Iris (minor planet designation: 7 Iris) is a large main-belt asteroid and possible remnant planetesimal orbiting the Sun between Mars and Jupiter. It is the fourth-brightest object in the asteroid belt. 7 Iris is classified as an S-type asteroid, meaning that it has a stony composition.
|Discovered by||John Russell Hind|
|Discovery date||August 13, 1847|
|Adjectives||Iridian / -/,|
|Epoch 13 September 2023|
|Aphelion||2.935 AU (439.1 million km)|
|Perihelion||1.838 AU (275.0 million km)|
|2.387 AU (357.1 million km)|
|3.69 a (1346.8 d)|
Average orbital speed
|4 April 2025|
|Earth MOID||0.85 AU (127 million km)|
|Proper orbital elements|
Proper semi-major axis
Proper mean motion
|97.653672 deg / yr|
Proper orbital period
Precession of perihelion
|38.403324 arcsec / yr|
Precession of the ascending node
|−46.447128 arcsec / yr|
|Dimensions||c/a = 0.58±0.07|
268 km × 234 km × 180 km
± (5 km × 4 km × 6 km)
225 km × 190 km × 190 km
200±10 km (IRAS)
Equatorial surface gravity
Equatorial escape velocity
|7.138843 h (0.2974518 d)|
Equatorial rotation velocity
max: 275 K (+2°C)
|6.7 to 11.4|
|0.32" to 0.07"|
Iris was discovered on August 13, 1847, by J. R. Hind from London, UK. It was Hind's first asteroid discovery and the seventh asteroid to be discovered overall. It was named after the rainbow goddess Iris in Greek mythology, who was a messenger to the gods, especially Hera. Her quality of attendant of Hera was particularly appropriate to the circumstances of discovery, as Iris was spotted following 3 Juno by less than an hour of right ascension (Juno is the Roman equivalent of Hera).
Iris's original symbol was a rainbow and a star: or more simply .
Iris is an S-type asteroid. The surface is bright and is probably a mixture nickel-iron metals and magnesium- and iron-silicates. Its spectrum is similar to that of L and LL chondrites with corrections for space weathering, so it may be an important contributor of these meteorites. Planetary dynamics also indicates that it should be a significant source of meteorites.
Among the S-type asteroids, Iris ranks fifth in geometric mean diameter after Eunomia, Juno, Amphitrite and Herculina. Its shape is consistent with an oblate spheroid with a large equatorial excavation, suggesting it is a remnant planetesimal. No collisional family can be associated with Iris, likely because the excavating impact occurred early in the history of the Solar System, and the debris has since dispersed.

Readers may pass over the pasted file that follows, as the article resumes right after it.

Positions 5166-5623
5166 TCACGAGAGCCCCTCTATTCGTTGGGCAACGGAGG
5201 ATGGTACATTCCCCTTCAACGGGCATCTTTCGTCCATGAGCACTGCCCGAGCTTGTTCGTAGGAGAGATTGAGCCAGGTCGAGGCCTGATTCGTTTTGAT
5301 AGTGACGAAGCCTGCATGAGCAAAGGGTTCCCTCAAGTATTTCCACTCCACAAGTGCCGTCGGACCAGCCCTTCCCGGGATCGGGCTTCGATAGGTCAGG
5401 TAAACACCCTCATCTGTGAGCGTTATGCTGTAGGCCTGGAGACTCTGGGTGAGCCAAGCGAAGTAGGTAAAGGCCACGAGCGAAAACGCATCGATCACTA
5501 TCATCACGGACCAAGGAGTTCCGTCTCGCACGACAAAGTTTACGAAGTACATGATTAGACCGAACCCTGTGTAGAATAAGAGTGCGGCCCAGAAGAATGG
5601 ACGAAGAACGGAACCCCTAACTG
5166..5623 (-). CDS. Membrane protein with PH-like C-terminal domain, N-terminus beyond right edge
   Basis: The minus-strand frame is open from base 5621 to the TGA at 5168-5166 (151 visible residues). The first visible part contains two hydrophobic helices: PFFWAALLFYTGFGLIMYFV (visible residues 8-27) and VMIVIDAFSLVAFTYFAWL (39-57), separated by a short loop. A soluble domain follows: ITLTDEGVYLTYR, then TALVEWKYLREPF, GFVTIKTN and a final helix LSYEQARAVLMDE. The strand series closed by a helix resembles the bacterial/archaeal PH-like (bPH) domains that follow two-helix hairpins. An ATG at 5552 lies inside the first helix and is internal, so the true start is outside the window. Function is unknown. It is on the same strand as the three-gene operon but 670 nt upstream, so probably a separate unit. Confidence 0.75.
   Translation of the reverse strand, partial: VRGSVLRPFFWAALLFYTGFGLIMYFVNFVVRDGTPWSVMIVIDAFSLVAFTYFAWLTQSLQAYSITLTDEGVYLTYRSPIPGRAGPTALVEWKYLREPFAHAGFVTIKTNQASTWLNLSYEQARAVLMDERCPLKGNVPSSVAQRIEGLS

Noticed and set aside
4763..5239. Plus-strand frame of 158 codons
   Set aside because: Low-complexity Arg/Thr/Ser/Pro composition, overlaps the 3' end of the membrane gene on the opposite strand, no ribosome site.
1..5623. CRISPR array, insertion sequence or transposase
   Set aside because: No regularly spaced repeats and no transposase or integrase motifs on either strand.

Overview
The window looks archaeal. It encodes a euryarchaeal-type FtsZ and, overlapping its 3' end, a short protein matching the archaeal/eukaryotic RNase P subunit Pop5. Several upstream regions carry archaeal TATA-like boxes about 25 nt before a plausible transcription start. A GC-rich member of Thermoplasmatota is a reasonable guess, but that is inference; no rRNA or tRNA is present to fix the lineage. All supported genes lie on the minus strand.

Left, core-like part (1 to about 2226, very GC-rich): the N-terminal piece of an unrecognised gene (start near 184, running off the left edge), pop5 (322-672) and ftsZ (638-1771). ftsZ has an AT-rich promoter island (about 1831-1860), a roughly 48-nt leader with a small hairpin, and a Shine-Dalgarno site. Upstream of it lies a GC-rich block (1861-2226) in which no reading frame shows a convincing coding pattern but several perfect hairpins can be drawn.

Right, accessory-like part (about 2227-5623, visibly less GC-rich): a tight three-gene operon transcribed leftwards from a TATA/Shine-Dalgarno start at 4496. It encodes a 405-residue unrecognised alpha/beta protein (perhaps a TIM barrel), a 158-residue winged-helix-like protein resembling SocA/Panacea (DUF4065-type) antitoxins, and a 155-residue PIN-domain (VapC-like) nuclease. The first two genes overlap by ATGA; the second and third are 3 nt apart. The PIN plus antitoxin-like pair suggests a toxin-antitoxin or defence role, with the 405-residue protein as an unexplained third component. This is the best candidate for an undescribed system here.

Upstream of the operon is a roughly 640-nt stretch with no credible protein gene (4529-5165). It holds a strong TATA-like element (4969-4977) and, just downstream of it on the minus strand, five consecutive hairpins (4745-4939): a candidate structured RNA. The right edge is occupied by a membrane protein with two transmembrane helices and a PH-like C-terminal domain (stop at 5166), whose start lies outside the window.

Iris's bright surface and small distance from the Sun make it the fourth-brightest object in the asteroid belt after Vesta, Ceres, and Pallas. It has a mean opposition magnitude of +7.8, comparable to that of Neptune, and can easily be seen with binoculars at most oppositions. At typical oppositions it marginally outshines the larger though darker Pallas. But at rare oppositions near perihelion Iris can reach a magnitude of +6.7 (last time on October 31, 2017, reaching a magnitude of +6.9), which is as bright as Ceres ever gets.
A study by Hanus et al. using data from the VLT's SPHERE instrument names eight craters 20 to 40 km in diameter, and seven recurring features of unknown nature that remain nameless due to a lack of consistency and their occurrence on the edge of Iris. The names are Greek names of colors, corresponding to the rainbow as the sign of Iris. It is unknown whether these names are under consideration by the IAU. The other 7 features are labeled A through G.
Iris has a rotational period of 7.14 hours. Iris's north pole points towards the ecliptic coordinates (λ, β) estimated to be (18°, +19°) with a 4° uncertainty (Viikinkoski et al. 2017) or (19°, +26°) with a 3° uncertainty (Hanuš et al. 2019). This gives an axial tilt of xx°,[fix] so that on much of each hemisphere, the sun does not set during summer, and does not rise during winter. On an airless body this gives rise to very large temperature differences.